Photo by Ramsey Wiles from the AJC archives

Let the Games begin

July 19, 1996—The opening ceremony at the Atlanta Summer Olympic Games at Centennial Olympic Stadium hosted an audience of over 80,000 people and was broadcast to 3.5 billion world-wide. The highlight of the night was when boxing legend Muhammad Ali lit the torch to officially start the games. It was a proud moment for Atlanta. The games were quickly overshadowed by poor transportation and the Centennial Olympic Park bombing.

The Olympics Games in Sochi begins tomorrow and there has been a lot of controversy already surrounding their games. Go to ajc.com for the latest updates throughout the games.

Photo by Allen Eyestone from the Atlanta Journal-Constitution archive

‘We Ain’t Mad With Nobody’

Sept. 19, 1980 – ‘We Ain’t Mad With Nobody’ epitomizes the unique Little Five Points business model, where a store is also a statement.

In this edition of our Flashback Fotos series, we take a look at Atlanta’s quirkiest neighborhood, Little Five Points. In a city boasting a patchwork of eclectic areas, L5P has always stood out from the rest as a haven for a colorful assortment of artists, musicians, entrepreneurs and various others who opted to truly follow their bliss. And Little Five Points has always done its own thing with a fabulously Southern flair. Go to myajc.com to trip back in time to view Little Five Points through the lenses of our Atlanta Journal-Constitution photographers during the late ‘70s and early '80s when the area was steadily developing into the robust L5P we know and love today.

 Photo by Jerome McClendon

Like father like sons

Jan 21, 1980 - A father and his two sons support ratification of the Equal Rights Amendment and stand by as the Georgia Senate votes. The Georgia State legislature defeated ERA 32 to 23.

The ERA was a proposed amendment to the United States Constitution designed to guarantee equal rights for women. It was originally introduced to congress in 1923 and in 1972, it passed both houses of Congress and went to state legislatures for ratification. 

Atlanta Journal-Constitution photographic archive

The Pink Pig Monorail

Nov 26, 1994—Peering from the belly of Percival Pig, L. Woodall, 4, gets ready for a ride atop the Downtown Rich’s. Rich’s department store’s Christmas event, the Pink Pig, a child-scaled monorail train-ride, came to downtown Atlanta, Georgia stores in the 1950s and was moved to the “Festival of Trees” at the Georgia World Congress Center in the 1990s after the store closed in 1991. Today, children can visit Macy’s at Lenox Mall.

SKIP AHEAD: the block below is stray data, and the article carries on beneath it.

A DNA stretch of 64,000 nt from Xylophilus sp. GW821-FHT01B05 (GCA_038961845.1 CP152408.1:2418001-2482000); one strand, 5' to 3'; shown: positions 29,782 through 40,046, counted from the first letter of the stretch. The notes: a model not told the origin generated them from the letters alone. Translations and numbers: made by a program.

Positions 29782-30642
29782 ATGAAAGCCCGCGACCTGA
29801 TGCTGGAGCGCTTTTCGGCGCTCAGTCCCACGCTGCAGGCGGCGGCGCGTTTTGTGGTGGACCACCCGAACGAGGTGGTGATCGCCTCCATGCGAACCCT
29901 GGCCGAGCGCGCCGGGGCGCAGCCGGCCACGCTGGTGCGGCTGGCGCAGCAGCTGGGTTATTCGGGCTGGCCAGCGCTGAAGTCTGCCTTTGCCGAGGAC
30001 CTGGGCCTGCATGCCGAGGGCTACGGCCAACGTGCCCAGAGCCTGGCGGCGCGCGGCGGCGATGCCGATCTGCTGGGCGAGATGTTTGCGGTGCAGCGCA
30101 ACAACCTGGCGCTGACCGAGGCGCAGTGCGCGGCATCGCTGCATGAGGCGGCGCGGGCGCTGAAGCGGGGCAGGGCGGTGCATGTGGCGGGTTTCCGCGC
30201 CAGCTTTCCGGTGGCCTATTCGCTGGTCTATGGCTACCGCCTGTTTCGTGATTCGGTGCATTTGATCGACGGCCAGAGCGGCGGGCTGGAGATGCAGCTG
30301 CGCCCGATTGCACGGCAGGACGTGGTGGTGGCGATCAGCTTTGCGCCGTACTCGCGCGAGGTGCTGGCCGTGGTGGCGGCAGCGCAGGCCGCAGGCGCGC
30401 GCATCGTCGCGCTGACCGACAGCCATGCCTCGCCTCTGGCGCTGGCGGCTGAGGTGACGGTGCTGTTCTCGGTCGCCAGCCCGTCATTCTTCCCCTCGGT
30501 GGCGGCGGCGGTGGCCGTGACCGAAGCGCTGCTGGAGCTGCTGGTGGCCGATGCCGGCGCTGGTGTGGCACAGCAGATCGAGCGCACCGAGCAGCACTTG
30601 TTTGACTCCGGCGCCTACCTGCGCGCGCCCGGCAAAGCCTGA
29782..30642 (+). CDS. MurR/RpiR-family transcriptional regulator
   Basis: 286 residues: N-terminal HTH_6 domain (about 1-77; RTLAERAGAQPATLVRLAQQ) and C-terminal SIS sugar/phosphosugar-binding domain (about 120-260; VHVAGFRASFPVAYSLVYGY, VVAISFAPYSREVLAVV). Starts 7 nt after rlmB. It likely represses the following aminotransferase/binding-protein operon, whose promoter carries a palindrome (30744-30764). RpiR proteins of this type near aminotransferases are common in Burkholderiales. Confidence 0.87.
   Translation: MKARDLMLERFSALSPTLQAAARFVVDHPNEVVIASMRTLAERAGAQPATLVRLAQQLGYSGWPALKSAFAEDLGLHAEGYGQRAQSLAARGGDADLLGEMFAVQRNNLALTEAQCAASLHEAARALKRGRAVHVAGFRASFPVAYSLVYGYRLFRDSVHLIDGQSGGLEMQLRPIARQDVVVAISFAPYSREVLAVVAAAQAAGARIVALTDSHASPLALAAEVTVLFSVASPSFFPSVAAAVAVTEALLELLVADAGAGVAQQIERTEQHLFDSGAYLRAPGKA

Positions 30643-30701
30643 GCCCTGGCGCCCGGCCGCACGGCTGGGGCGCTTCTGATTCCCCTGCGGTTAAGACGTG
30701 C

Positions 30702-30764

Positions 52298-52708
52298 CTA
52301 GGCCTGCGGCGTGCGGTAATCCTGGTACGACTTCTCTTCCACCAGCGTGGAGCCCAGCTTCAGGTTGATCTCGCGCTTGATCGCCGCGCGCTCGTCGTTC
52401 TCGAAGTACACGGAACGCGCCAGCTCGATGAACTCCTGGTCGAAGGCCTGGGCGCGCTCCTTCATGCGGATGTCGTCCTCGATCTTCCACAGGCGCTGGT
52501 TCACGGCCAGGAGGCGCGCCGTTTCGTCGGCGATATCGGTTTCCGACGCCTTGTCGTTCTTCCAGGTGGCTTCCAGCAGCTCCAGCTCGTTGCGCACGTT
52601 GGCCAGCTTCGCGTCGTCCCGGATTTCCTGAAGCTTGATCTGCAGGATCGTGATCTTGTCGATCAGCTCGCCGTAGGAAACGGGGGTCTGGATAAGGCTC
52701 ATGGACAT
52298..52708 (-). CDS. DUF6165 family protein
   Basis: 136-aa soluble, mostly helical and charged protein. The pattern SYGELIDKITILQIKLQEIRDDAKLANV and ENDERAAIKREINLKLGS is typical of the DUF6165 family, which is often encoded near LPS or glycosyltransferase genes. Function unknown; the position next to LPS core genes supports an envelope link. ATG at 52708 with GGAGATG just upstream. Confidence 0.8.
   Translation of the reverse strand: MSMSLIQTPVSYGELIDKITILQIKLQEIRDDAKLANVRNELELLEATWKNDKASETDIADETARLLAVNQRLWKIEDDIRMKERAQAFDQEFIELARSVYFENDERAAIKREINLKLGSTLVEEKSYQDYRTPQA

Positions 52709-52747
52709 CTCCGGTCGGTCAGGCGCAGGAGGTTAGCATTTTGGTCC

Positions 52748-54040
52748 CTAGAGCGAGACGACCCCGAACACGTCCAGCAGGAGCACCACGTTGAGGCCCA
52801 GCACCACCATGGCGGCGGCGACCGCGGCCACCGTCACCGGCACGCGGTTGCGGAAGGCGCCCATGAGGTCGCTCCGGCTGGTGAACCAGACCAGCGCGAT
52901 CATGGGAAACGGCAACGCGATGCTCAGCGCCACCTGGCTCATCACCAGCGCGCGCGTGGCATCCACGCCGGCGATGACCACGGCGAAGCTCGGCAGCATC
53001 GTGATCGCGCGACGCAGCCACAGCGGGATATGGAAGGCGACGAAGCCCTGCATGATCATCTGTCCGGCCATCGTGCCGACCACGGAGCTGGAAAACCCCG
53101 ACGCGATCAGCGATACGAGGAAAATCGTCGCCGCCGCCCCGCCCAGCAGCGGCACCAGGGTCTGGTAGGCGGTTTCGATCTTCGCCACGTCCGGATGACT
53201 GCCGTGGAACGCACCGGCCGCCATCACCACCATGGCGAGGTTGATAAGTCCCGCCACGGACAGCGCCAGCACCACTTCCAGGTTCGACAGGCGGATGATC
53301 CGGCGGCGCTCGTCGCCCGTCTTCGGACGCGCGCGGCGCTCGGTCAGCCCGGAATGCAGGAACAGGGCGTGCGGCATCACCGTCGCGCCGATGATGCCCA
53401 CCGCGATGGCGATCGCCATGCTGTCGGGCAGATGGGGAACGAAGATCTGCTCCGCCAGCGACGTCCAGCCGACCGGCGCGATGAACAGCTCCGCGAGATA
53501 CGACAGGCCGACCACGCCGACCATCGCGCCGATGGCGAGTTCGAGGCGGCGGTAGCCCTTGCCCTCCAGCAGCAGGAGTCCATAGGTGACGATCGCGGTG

Photo by Michael A. Schwarz

It’s Murphy by a millimeter

“Murphy scores. May, 1979 – Atlanta, Ga.: - Braves’ Dale Murphy avoids the tag by Los Angeles Dodgers catcher Steve Yeager and scores. (Steve Deal/AJC Staff).”

Murphy was the Braves’ first-round pick in the 1974 draft. 1979 was the first year management decided that maybe catcher wasn’t the perfect position for him. This was his first season as a first baseman. He played in the outfield in 1980 and finally got to be a first baseman for an entire season two years later.

This is Murphy’s last year of eligibility for the Baseball Hall of Fame. The betting is that Murph won’t make it. The AJC’s Jeff Schultz thinks that’s bad, especially considering other players who are eligible this year. AJC Braves beat writer David O'Brien makes the case for Murph.

Photo courtesy of The Atlanta Journal-Constitution.

Maps upstairs, and jail downstairs

“June, 1970 - Roswell, Ga. City Hall. (Robert Connell/AJC Staff)” Of course the jail is downstairs. It looks like Roswell’s approach to governing (and keeping the peace) was a little more casual back in 1970. But the city was trading on its history even then. A sign shot by the same photographer on the same day reads “Welcome to historic Roswell. Stop With Us. See our colonial homes. Churches. Landmarks. Free maps & information at City Hall.” Roswell got its current “Taj Mahal” city hall in 1991.

Photo courtesy of The Atlanta Journal-Constitution.

Keeping the peace in Alma

“Placing high again in home town contest was no accident as Alma citizens carried out more improvements. A new police car was added to the city’s law enforcement equipment. (File) 1954” Alma’s new police car was a Ford Mainline. It was manufactured from 1952 to 1956. Alma is in Bacon County in southeast Georgia, well below Macon and north of Waycross. The town is named for the wife of a traveling salesman who happened to pass through at just the right time.

Photo courtesy of The Atlanta Journal-Constitution.

Gone with the fire

“Spotlights add to the excitement that reigned in front of Atlanta’s Loew’s Grand theater for the Friday night, December 15, 1939 premiere of the Civil War epic film ’Gone With The Wind.’ (AJC Staff Photo).” According to an AJC article, the “spotlights” were actually anti-aircraft lights. 2,031 ticket holders - most of whom had paid an extravagant $10 saw the movie along with Clark Gable, Vivien Leigh, Margaret Mitchell, and other VIPs. About 30,000 people lined the streets around the theater to get a glimpse of a star or just be part of the magic. The theater was a star too. It began life as the Grand Opera House, built in 1893 by Laurent DeGive. Loew’s leased the building in 1916. The Grand closed in 1977 and caught fire in January, 1978. Although the shell was still standing, it was torn down.

View a gallery of GWTW photos on ajc.com.

Photo courtesy of The Atlanta Journal-Constitution.